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Nathaniel Hawthorne Essay Topics & Paper Examples

Examining the Conflict of Good versus Evil in Young Goodman Brown

Nathaniel Hawthorne’s short story entitled Young Goodman Brown is about a man who takes his journey to the forest to attend a special congregation—without knowing its real purpose in his life. Goodman Brown, the narrative’s protagonist believes that his faith is constant, true, and immovable, but as he takes his journey to the forest, readers realize that the main character’s faith is depthless. He creates evil thoughts throughout his journey, which makes his faith weaker, especially when he encounters the prayerful and vigilant people of his community during his walk. As he steps into the forest to attend the congregation, the evil starts to shake his faith and begins to disrupt his beliefs. The conflict of good versus evil is…

Biography of Nathaniel Hawthorne

Nathaniel Hawthorne was born in Salem, Massachusetts, on July 4, 1804. His parents were Nathaniel Hawthorne, and Elizabeth Clark Manning. His father dies of yellow fever when he was four years old. He then grew up in the manning household with his grandparents, uncles, and aunts. Nathaniel Hawthorne was fond of taking long walks by himself and reading excessively. He studied Shakespeare, Pope, Milton, and Thompson. He went on adventures while he took these long walks and he wrote about his adventures, this is how his writing skills developed. When Nathaniel Hawthorne turned 15 he moved to Maine with his uncle and later attended Bowdoin College in Brunswick. While in college he did poorly in most classes accept his literary…

Both Edgar Allan Poe and Nathaniel Hawthorne

Both Edgar Allan Poe and Nathaniel Hawthorne may be classified as writers of the gothic fiction genre in English Literature. Gothic literature is characterized by themes of darkness, such as death, dread and decay. In Poe’s short story The Tell-Tale Heart, death is a central concern. The protagonist is simply obsessed with the idea of committing murder. Instability and insanity are also very typical of gothic fiction, and the protagonist embodies both qualities in spite of his repeated insistence that he is quite sane. The architecture in this story is also quite Gothic – it is falling apart and is quite gloomy and dim. The use of the floorboards to hide the old man’s body echoes the gothic elements of…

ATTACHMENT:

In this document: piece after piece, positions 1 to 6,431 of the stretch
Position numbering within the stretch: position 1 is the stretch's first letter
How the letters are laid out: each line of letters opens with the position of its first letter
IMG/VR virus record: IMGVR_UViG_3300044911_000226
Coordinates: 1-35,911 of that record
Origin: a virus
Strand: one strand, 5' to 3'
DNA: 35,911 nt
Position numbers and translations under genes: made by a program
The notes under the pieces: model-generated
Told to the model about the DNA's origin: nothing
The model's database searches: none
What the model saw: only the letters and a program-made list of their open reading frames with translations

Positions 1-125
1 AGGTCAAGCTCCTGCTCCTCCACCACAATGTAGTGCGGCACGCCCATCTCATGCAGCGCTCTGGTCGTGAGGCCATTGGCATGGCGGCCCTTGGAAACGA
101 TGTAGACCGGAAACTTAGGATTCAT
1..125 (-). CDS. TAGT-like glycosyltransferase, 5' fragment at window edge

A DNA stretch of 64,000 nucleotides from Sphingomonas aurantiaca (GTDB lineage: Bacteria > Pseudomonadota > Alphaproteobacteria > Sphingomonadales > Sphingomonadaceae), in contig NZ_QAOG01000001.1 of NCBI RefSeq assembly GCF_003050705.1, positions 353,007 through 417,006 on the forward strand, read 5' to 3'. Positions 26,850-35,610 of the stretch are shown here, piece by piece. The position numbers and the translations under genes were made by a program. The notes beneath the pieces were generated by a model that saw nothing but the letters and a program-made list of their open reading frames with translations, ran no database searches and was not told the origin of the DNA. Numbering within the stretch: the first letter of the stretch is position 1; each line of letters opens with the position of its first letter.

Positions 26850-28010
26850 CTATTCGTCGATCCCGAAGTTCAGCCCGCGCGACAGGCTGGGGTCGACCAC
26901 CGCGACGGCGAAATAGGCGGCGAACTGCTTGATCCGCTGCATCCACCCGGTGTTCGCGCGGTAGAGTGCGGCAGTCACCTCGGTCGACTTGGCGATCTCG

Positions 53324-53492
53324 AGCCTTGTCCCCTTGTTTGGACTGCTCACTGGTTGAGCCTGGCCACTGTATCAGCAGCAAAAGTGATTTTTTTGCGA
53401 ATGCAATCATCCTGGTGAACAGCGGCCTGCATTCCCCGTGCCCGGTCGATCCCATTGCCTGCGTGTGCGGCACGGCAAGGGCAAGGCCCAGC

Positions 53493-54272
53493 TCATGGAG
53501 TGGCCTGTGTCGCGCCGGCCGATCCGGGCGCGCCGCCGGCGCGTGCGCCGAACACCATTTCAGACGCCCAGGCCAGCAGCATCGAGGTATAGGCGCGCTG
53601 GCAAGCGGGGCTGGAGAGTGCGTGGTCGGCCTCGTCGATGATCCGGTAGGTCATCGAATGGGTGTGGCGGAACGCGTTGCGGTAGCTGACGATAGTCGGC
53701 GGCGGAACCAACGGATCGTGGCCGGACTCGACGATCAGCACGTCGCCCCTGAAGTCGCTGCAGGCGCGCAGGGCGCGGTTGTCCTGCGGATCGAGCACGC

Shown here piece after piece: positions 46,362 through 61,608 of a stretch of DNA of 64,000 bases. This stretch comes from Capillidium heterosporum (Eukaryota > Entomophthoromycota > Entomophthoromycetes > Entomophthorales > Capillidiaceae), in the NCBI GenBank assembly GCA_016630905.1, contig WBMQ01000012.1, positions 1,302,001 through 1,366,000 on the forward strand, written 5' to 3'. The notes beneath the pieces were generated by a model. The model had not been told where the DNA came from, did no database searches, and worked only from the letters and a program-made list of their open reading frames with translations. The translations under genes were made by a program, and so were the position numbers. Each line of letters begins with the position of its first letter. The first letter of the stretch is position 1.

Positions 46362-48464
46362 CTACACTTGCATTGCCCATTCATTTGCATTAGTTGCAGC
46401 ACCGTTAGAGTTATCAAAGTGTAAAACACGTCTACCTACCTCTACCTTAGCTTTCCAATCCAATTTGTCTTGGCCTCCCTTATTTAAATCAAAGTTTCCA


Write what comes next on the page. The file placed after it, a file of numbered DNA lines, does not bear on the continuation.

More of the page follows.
Nathaniel Hawthorne

For the American writer Nathaniel Hawthorne the most explored theme of all his writings is the imperfect spirituality of man and the pervasiveness of sin throughout creation. Both of the stories under analysis here, Young Goodman Brown and The Minister’s Black Veil, feature a young reverend as the central character of the work and a Puritanical community in New England as the setting. Both of the tales are allegories centered on the ambiguity of human spirituality and on the ubiquity of sin in creation. Young Goodman Brown is an allegory about the deep mystery of sin, for which the author makes use of all available suggestive elements, from the setting- a deep and gloomy forest in New England, to the…

On the Symbolism of The Scarlet Letter

Introduction: Nathaniel Hawthorne is a great romantic novelist in America in the 19th century. His novel, The Scarlet Letter, is considered as the first American psychological novel written by Nathaniel Hawthorne. It reveals the psychological insight with which Hawthorne proved guilt and anxiety in the human soul. The Scarlet Letter is deeply concerned with ethical problems of sin, punishment, and atonement. The background of the story is set in Salem, Massachusetts, a strictly controlled Puritan town with harsh laws and fierce prejudices. Hester Prynne, a young wife whose husband is presumed dead, is being publicly humiliated for the sin of adultery. The proof of her sin is her baby girl Pearl. She conceals the identity of Pearl’s father to protect…